One of them is “complexity”, a multi-dimensional entity. VVC is “complex” on several aspects. Therefore EVC does not have the goal to provide the best video quality money can buy, which is what VVC does, but a standard video coding solution for business needs that cover cases, such as video streaming, where MPEG video coding standards have hitherto not had the wide adoption that their technical characteristics suggested they should have.

Currently EVC includes two profiles:

  1. A baseline profile that contains only technologies that are over 20 years old or are otherwise expected to be obtainable royalty-free by a user.
  2. A main profile with a small number of additional tools, each providing significant performance gain. All main profile tools are capable of being individually switched off or individually switched over to a corresponding baseline tool.

Worth noting is the fact that organisations making proposals for the main profile have agreed to publish applicable licensing terms within two years of FDIS stage, either individually or as part of a patent pool.

MPEG-5 Low Complexity Enhancement Video Coding (LCEVC)

LCEVC is another video compression technology MPEG is working on. This is still at Working Draft (WD) level, but the plans call for achieving CD level at the next meeting.

LCEVC specifies a data stream structure made up of two component streams, a base stream decodable by a hardware decoder, and an enhancement stream suitable for software processing implem­entation with sustainable power consumption. The enhancement stream will provide new feat­ures, such as compression capability extension to existing codecs, lower encoding and decoding complexity. The standard is intended for on demand and live streaming applications.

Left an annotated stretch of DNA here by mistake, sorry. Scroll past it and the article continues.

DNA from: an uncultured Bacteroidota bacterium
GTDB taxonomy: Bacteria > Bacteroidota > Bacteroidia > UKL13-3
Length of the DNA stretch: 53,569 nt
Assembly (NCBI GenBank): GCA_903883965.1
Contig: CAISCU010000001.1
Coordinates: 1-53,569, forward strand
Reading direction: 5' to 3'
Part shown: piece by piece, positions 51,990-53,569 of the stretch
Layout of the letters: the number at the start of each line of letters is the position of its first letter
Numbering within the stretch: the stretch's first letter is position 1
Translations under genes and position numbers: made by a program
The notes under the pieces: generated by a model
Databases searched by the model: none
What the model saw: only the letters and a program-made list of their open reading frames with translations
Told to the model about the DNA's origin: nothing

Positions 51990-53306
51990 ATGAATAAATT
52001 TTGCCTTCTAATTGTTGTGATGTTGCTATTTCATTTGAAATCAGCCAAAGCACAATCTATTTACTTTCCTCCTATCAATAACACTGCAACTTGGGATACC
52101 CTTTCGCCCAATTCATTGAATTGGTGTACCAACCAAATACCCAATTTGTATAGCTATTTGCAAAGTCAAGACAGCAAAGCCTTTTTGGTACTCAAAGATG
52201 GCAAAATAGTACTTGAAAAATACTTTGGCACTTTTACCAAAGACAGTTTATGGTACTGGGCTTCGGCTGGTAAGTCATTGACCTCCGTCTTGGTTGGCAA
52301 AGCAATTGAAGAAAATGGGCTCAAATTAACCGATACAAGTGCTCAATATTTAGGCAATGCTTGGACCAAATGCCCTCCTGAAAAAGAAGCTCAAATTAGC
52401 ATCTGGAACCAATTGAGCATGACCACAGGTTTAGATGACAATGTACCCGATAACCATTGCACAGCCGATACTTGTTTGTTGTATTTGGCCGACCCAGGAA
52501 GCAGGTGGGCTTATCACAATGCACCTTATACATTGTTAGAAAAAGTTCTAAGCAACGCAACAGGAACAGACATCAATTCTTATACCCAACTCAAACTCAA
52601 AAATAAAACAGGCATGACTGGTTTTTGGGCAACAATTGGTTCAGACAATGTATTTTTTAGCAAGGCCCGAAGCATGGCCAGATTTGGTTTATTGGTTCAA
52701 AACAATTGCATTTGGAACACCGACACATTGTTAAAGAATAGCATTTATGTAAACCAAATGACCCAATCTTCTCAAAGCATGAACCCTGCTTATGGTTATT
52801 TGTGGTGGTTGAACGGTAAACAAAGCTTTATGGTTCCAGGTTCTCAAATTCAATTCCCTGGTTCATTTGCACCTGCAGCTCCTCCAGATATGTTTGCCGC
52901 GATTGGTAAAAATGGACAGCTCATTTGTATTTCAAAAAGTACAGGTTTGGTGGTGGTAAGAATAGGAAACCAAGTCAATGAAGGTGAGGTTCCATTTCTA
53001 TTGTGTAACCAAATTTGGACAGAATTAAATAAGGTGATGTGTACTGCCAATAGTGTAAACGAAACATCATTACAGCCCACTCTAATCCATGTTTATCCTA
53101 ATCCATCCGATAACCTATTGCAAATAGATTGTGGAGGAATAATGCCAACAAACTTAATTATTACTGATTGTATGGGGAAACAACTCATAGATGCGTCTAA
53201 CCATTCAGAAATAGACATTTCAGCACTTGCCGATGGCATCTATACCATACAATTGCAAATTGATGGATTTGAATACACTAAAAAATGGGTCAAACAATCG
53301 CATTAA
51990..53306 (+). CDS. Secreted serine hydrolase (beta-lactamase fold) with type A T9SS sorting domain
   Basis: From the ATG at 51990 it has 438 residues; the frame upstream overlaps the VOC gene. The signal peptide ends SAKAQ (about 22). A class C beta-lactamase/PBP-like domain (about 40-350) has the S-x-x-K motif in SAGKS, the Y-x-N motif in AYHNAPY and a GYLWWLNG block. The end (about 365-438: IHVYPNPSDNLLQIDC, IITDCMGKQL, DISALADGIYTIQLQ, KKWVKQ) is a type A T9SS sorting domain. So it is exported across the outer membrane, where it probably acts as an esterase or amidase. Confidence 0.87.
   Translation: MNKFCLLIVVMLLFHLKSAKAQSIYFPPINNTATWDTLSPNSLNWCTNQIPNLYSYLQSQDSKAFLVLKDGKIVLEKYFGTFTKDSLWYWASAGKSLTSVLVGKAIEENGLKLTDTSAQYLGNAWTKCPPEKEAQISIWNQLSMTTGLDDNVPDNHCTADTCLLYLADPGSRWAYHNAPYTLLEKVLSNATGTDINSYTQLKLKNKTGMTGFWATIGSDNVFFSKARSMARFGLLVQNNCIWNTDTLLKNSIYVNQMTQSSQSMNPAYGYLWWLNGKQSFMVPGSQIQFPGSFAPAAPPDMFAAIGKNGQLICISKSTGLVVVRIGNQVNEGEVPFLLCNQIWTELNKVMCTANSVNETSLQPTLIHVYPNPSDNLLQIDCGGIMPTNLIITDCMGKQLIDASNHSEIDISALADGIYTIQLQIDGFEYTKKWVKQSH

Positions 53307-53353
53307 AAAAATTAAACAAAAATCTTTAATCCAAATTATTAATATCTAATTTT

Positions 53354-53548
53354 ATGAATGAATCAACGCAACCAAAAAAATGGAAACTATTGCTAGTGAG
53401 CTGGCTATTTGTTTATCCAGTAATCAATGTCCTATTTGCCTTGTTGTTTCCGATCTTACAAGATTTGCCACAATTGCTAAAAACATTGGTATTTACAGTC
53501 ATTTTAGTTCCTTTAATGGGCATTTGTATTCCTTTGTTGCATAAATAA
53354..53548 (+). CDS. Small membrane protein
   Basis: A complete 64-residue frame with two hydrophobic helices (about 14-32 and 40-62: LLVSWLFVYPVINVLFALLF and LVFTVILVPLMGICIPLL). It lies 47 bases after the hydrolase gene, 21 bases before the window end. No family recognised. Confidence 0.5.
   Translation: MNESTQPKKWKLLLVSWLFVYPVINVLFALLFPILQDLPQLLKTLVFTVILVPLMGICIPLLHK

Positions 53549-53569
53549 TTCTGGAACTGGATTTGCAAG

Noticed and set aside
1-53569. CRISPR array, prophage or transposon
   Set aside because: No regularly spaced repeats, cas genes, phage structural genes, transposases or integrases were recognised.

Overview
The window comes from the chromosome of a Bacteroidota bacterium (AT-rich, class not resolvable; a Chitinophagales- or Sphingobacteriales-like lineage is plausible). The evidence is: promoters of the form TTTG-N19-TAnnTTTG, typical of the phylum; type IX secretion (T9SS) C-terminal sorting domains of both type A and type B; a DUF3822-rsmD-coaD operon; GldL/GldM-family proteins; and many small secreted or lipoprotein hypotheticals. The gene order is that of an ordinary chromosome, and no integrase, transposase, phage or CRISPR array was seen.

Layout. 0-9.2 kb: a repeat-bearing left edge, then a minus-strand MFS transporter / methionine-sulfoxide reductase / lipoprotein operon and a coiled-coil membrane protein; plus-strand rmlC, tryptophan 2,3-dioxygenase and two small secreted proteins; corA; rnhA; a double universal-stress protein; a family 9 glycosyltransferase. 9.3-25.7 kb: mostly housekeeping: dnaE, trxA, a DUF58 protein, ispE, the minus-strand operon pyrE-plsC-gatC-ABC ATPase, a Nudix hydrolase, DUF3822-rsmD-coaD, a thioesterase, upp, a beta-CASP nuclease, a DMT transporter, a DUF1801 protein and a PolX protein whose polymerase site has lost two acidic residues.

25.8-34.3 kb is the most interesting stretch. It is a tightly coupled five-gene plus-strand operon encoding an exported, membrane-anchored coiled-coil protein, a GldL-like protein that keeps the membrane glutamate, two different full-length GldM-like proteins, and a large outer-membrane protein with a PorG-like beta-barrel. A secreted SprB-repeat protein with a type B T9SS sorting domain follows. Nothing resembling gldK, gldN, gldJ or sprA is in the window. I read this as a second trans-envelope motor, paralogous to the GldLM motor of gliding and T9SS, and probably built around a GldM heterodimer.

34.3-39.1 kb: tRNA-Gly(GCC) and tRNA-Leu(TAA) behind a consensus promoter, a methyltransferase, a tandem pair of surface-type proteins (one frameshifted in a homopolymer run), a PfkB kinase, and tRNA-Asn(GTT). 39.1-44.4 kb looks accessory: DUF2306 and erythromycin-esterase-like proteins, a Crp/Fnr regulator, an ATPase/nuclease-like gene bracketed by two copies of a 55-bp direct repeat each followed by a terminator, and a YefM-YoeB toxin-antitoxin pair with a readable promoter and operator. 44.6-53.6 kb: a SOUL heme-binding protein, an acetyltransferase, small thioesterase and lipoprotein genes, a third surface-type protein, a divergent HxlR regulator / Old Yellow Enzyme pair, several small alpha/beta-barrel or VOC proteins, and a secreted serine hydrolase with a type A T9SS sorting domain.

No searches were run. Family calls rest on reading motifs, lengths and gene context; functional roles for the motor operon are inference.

It should be noted that LCEVC is not, stricto sensu, a video coding standard like VVC or EVC, but does cover the business need of enhancing a large number of deployed set top boxes with new capabilities without replacing them.

3 Degrees of Freedom+ (3DoF+) Video

This activity, still at an early (WD) stage, will reach CD stage in January 2020. The standard will allow an encoder to send a limited number of views of a scene so that a decoder can display specific views at the request of the user. If the request is for a view that is actually available in the bitstream, the decoder will simply display it. If the request is for a view that is not in the bitstream, the decoder will synthesise the view using all available information.

Figure 1 shows the effect of decreasing the number of views available at the decoder. With 32 views the image looks perfect, with 8 views there are barely visible artifacts on the tube on the floor, but with only two views artifacts become noticeable.